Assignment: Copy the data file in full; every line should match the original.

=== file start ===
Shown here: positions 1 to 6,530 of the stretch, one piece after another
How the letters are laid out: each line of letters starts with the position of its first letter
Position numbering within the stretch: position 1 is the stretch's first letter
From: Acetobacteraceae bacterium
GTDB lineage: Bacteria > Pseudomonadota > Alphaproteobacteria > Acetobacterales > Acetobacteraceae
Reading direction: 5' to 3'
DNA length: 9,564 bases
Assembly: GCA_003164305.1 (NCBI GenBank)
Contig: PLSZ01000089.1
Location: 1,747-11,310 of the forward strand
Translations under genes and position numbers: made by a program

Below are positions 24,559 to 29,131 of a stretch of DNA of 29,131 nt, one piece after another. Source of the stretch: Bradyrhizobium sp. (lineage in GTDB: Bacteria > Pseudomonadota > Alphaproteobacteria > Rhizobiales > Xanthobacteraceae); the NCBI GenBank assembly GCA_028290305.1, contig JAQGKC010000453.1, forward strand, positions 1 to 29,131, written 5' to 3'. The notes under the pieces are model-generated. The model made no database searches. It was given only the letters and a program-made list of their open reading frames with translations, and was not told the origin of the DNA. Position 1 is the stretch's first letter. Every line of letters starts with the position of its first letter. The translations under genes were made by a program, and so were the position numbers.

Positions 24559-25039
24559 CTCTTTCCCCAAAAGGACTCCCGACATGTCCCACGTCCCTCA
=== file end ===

Shown here: positions 1 to 6,530 of the stretch, one piece after another
How the letters are laid out: each line of letters starts with the position of its first letter
Position numbering within the stretch: position 1 is the stretch's first letter
From: Acetobacteraceae bacterium
GTDB lineage: Bacteria > Pseudomonadota > Alphaproteobacteria > Acetobacterales > Acetobacteraceae
Reading direction: 5' to 3'
DNA length: 9,564 bases
Assembly: GCA_003164305.1 (NCBI GenBank)
Contig: PLSZ01000089.1
Location: 1,747-11,310 of the forward strand
Translations under genes and position numbers: made by a program

Below are positions 24,559 to 29,131 of a stretch of DNA of 29,131 nt, one piece after another. Source of the stretch: Bradyrhizobium sp. (lineage in GTDB: Bacteria > Pseudomonadota > Alphaproteobacteria > Rhizobiales > Xanthobacteraceae); the NCBI GenBank assembly GCA_028290305.1, contig JAQGKC010000453.1, forward strand, positions 1 to 29,131, written 5' to 3'. The notes under the pieces are model-generated. The model made no database searches. It was given only the letters and a program-made list of their open reading frames with translations, and was not told the origin of the DNA. Position 1 is the stretch's first letter. Every line of letters starts with the position of its first letter. The translations under genes were made by a program, and so were the position numbers.

Positions 24559-25039
24559 CTCTTTCCCCAAAAGGACTCCCGACATGTCCCACGTCCCTCA